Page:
The Mono County Housing Authority, made up of the Mono County Board of Supervisors, held its annual meeting on Tuesday with two topics generating the most noise.
The first was Mono County’s rental housing program. The County only has three units, which are all currently occupied.
Supervisor Larry Johnston was concerned that management of the units was “sucking the profits.”
“These units should be significant moneymakers for the county,” Johnston continued. “Each home has been totally rehabilitated to the tune of about $50,000 each, and they’re in great shape.”
Johnston was disappointed that a breakdown of how the rent collected was then spent within in the county. This breakdown was not included in the agenda packet and Johnston asked staff to supply a report of where the money was going.
“We should look at Mammoth Lakes Housing’s management if we need help,” he concluded.
His fellow supervisors, however, did not necessarily see the same benefit of the rental housing.
“Why are we in rentals anyway?” asked Supervisor Byng Hunt. “We kind of slid into this.”
One option, according to County staff Mary Booher could be to sell the units, as there is already interest in one of them.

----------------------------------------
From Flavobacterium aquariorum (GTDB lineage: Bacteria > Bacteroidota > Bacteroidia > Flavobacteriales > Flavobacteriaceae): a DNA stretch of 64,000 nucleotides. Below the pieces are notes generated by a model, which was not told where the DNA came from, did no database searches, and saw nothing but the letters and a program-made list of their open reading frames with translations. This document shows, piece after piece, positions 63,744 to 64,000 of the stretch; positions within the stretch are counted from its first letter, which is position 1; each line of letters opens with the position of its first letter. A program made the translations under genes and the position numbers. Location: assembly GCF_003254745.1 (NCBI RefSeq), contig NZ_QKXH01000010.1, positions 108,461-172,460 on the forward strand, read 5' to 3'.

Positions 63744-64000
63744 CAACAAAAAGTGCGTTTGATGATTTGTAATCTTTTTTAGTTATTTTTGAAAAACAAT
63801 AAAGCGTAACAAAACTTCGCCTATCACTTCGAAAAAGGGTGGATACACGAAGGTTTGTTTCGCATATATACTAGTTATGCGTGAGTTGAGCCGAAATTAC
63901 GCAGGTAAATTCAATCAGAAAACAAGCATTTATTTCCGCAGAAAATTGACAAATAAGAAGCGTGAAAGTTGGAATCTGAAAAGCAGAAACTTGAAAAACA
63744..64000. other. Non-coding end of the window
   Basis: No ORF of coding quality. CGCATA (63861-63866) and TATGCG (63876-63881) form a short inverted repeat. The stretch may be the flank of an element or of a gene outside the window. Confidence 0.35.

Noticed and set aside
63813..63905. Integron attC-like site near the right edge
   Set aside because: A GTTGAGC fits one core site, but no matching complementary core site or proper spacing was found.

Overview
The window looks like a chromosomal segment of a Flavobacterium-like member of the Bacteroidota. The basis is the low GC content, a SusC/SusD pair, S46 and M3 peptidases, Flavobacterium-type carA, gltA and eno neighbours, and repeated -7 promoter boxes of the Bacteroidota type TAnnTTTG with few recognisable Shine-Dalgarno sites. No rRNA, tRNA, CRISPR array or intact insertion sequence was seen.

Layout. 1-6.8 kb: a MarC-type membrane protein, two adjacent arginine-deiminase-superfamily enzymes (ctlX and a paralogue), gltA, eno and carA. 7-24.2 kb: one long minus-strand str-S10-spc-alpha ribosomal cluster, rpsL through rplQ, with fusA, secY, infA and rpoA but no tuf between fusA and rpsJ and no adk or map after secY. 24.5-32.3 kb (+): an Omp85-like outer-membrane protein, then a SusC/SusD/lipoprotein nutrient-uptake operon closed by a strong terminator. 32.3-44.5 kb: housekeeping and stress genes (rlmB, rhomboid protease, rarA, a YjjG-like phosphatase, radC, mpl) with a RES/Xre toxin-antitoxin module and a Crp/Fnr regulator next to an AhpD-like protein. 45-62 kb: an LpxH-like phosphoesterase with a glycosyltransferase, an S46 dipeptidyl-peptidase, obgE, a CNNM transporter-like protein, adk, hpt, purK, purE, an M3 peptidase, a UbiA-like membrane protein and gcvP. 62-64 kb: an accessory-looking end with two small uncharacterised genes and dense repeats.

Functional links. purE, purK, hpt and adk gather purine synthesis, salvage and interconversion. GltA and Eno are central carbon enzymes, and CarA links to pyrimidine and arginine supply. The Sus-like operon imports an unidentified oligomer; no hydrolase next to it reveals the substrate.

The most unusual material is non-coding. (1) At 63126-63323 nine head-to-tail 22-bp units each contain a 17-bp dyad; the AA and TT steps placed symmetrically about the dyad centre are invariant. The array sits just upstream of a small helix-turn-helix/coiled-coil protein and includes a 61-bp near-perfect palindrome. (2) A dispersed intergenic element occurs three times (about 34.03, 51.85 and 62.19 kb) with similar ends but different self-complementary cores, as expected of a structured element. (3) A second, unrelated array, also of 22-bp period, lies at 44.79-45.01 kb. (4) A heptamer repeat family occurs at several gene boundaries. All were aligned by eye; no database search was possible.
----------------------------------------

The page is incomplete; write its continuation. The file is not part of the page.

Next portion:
Another option, according to Supervisor Hap Hazard could be to turn the units in Benton into County offices.
“The long-term stability of the Eastern Sierra Unified School District could affect the residents of those units,” Hazard said.
At least one of the Benton renters is a teacher at High Desert Academy. On Wednesday, April 18 the ESUSD Board voted to dismiss 4.5 teaching positions within ESUSD, according to ESUSD Superintendent Don Clark. Two of those positions were teachers at High Desert Academy. The dismissal of those positions effectively closes the high school.
The Board left the issue on the table for the time being.
The second hot topic was whether or not the old Sheriff’s Substation where Mammoth Dog Teams is currently housed should be converted into County workforce housing.
Johnston, who believed the building could house two workforce housing units and a storage area without much need for renovation, suggested the idea.
Johnston pointed to the $237,000 in available housing funds as a pool of money that could be used to rehab the building.
Supervisor Hazard, however, had a difficult time seeing it as viable. He believed the $237,000 might be better used as employee down payment assistance but did ask staff to put together some numbers on just how much it would cost to rehab the substation.
“It’s not that it can’t be done, but it would be expensive,” explained County Director of Facilities and Risk Management Rita Sherman.
“Isn’t the county salvaging something similar in Bridgeport,” asked Johnston.
“It’s in better shape than this,” Sherman said.
Water and asbestos are at least two issues that would have to be fully addressed before a project such as this could move forward.